Esophageal Cancer

Esophageal Cancer


Esophageal cancer is the eighth most common cancer with a yearly prevalence of 456000 new cases. In India, it is fourth most common cause of cancer- related deaths. Esophageal cancer starts when cells in the lining of the esophagus begin to grow in form of ulceration, nodularity, infiltrative or proliferative growth. Men are more likely to get esophageal cancer compared to women.

Types of Skin Cancer

There are two major types of esophageal cancer.

  • Squamous cell carcinoma: The inner layer of the esophagus is generally lined with squamous cells. Cancer beginning from these cells is called squamous cell carcinoma. This type of cancer can go on anywhere along the esophagus but is most often in the neck region and in the upper two-thirds of esophagus.
  • Adenocarcinoma: Cancers that begins from gland cells (mucus secreting cells) are called adenocarcinomas.

Risk factors

  • Increasing Age
  • Men are more prone to get esophageal cancer compared to women.
  • Use of tobacco and alcohol
  • Gastroesophageal reflux disease
  • Obesity
  • No physical activity
  • Regularly take hot beverages

We don’t yet know what exactly causes most esophageal cancers.


  • Difficulty in swallowing or dysphagia
  • Weight loss
  • Pain in the chest
  • Coughing
  • Hoarseness
  • Indigestion and heartburn


To diagnose esophageal cancer, your health care professional will analyze your symptoms, medical history and physical examine. In addition, they may order some blood tests and X-ray.

Tests for esophageal cancer may include

  • Barium swallow X-ray test: In this test you drink a liquid that coats your esophagus. This makes the esophagus clearer on X-ray so that your doctor can identify certain problems.
  • Endoscopy: To examine esophagus, your doctor passes an endoscope, a thin, lighted tube, down your throat into the esophagus. Endoscopic ultrasound (EUS) uses sound waves to provide further data about the extent of tumor involvement.
  • Biopsy: During an endoscopy, takes small tissue from esophagus for histopathological examination. The cells are checked under a microscope for the presence and type of cancer.

Other tests, including computed tomography (CT) scans, positron emission tomography (PET) scan, thoracoscopy and laparoscopy, may be carried out to determine if the cancer has spread, or metastasized, outside of the esophagus. This process is called “staging”. The doctor needs these data in order to plan treatment.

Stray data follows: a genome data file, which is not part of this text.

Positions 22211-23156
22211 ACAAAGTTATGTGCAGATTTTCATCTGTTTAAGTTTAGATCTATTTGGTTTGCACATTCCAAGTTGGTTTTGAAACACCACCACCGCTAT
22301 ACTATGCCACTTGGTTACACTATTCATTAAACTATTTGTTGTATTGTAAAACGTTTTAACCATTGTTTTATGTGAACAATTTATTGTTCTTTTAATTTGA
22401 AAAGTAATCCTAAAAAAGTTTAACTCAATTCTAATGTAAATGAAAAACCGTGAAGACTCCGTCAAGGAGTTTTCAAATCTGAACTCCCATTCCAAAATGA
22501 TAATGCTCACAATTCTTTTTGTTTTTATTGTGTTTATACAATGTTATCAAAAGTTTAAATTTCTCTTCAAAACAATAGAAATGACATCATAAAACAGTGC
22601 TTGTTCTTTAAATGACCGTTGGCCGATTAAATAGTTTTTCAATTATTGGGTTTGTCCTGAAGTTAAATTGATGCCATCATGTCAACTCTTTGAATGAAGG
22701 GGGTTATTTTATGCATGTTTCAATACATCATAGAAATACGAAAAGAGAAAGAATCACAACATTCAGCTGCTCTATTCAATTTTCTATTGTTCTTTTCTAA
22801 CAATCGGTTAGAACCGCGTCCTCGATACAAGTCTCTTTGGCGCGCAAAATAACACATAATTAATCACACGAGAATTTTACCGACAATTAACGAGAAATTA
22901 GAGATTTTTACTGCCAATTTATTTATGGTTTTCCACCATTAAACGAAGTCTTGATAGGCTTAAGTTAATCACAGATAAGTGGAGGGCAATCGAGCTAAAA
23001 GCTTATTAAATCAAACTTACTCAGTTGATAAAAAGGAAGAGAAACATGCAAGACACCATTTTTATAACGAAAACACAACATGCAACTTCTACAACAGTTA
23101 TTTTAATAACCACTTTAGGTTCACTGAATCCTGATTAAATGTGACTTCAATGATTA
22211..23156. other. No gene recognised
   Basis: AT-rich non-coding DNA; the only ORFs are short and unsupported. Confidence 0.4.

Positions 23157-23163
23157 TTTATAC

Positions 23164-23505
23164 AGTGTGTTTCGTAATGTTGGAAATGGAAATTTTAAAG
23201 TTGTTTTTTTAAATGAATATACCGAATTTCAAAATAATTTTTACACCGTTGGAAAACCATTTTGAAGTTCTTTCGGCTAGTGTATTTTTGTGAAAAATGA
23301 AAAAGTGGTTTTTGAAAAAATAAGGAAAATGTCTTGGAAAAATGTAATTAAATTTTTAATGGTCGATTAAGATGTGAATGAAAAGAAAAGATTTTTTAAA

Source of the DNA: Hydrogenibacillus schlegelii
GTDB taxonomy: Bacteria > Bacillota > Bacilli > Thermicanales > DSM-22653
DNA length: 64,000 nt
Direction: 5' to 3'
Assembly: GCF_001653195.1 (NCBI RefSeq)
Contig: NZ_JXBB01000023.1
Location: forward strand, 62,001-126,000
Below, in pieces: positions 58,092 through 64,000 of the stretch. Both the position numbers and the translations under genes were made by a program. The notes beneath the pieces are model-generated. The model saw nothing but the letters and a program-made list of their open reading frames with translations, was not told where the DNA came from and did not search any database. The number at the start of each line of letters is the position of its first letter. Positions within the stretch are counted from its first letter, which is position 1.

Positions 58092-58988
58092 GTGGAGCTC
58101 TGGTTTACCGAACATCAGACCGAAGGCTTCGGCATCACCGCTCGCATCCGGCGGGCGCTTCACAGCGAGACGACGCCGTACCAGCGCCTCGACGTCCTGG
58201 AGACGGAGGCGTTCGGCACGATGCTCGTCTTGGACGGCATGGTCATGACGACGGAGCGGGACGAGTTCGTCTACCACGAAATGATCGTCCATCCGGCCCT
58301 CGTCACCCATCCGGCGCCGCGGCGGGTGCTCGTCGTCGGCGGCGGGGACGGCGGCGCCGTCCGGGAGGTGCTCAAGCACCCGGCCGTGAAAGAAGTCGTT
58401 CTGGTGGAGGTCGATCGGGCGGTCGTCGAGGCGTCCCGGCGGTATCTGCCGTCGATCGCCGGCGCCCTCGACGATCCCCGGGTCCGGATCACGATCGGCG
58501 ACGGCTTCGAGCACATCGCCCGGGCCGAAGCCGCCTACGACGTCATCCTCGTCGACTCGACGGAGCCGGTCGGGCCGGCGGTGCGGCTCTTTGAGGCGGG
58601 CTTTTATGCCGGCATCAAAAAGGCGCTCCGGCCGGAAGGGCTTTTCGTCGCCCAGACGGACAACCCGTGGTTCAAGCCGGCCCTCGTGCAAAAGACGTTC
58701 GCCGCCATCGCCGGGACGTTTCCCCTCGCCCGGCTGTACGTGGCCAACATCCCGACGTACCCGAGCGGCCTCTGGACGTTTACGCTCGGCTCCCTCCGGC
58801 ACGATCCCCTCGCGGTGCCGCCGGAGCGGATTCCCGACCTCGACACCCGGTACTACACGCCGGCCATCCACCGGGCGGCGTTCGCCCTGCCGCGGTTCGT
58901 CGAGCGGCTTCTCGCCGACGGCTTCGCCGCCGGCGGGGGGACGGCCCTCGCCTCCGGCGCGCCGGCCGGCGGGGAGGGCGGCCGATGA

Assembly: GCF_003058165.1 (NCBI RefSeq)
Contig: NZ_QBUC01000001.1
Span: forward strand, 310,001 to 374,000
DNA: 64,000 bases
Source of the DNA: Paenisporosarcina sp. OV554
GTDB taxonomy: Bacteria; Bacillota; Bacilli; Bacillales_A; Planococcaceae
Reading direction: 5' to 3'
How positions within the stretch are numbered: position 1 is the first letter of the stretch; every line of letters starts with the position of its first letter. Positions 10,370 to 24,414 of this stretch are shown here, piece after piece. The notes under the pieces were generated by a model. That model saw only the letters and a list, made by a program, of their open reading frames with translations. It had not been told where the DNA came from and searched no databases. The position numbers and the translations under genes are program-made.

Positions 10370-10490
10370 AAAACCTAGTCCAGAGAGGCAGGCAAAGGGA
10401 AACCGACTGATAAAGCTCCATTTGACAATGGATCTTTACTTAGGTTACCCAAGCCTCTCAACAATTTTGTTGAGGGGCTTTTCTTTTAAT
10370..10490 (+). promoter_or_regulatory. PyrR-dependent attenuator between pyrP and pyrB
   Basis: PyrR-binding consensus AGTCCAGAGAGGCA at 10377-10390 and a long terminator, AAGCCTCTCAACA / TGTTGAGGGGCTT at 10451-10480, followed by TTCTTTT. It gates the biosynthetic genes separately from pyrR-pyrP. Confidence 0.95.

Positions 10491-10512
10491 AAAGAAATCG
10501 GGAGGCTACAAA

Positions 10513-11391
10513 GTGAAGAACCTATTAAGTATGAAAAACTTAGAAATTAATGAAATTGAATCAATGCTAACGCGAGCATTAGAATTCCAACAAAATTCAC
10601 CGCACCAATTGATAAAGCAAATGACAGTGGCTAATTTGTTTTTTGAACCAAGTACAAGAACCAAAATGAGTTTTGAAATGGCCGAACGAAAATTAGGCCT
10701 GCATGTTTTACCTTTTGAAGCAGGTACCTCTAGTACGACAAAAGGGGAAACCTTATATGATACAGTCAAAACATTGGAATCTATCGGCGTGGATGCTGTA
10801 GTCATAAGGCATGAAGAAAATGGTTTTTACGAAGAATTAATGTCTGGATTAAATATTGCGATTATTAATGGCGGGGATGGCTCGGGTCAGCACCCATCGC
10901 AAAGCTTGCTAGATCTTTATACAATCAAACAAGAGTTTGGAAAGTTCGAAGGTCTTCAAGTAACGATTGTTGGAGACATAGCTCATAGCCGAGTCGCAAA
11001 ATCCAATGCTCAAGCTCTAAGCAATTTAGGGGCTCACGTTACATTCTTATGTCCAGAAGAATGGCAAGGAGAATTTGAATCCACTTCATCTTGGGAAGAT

As with numerous cancers, chances of survival increases if it is detected early. Unfortunately, by the time esophageal cancer is diagnosed for many people, it has spread throughout the esophagus and beyond.

Treatment depends on numerous factors, including the stage of the cancer and the overall health of the patient.

  • Surgery: Part of the esophagus or possibly some nearby tissue may be removed (Open / thoracoscopic or Robotic surgery).
  • Radiation therapy: It uses high-powered energy beams to kill cancer cells.
  • Chemotherapy: Medicines that attack cancer cells throughout the body; generally used in combination with radiation therapy and/ or surgery.
  • Targeted therapy: newer treatments that target specific aspects of a cancer to inhibit cancer growth and spread.
  • Immunotherapy: Boost the immune system to attack cancer cells.
  • Photodynamic therapy: kills cancer cells with a special laser light.
  • Electrocoagulation: Uses electric current to kill cancer cells for very small lesion.
  • Cryotherapy: Freezes cancer cells for very small lesion.

Endoscopic mucosal resection can be done to treat pre-cancers or veritably small early cancers by removing the inner lining of the esophagus. Radiofrequency ablation treatment using a device that targets cancer cells with radiofrequency energy is used for selected early cancers.

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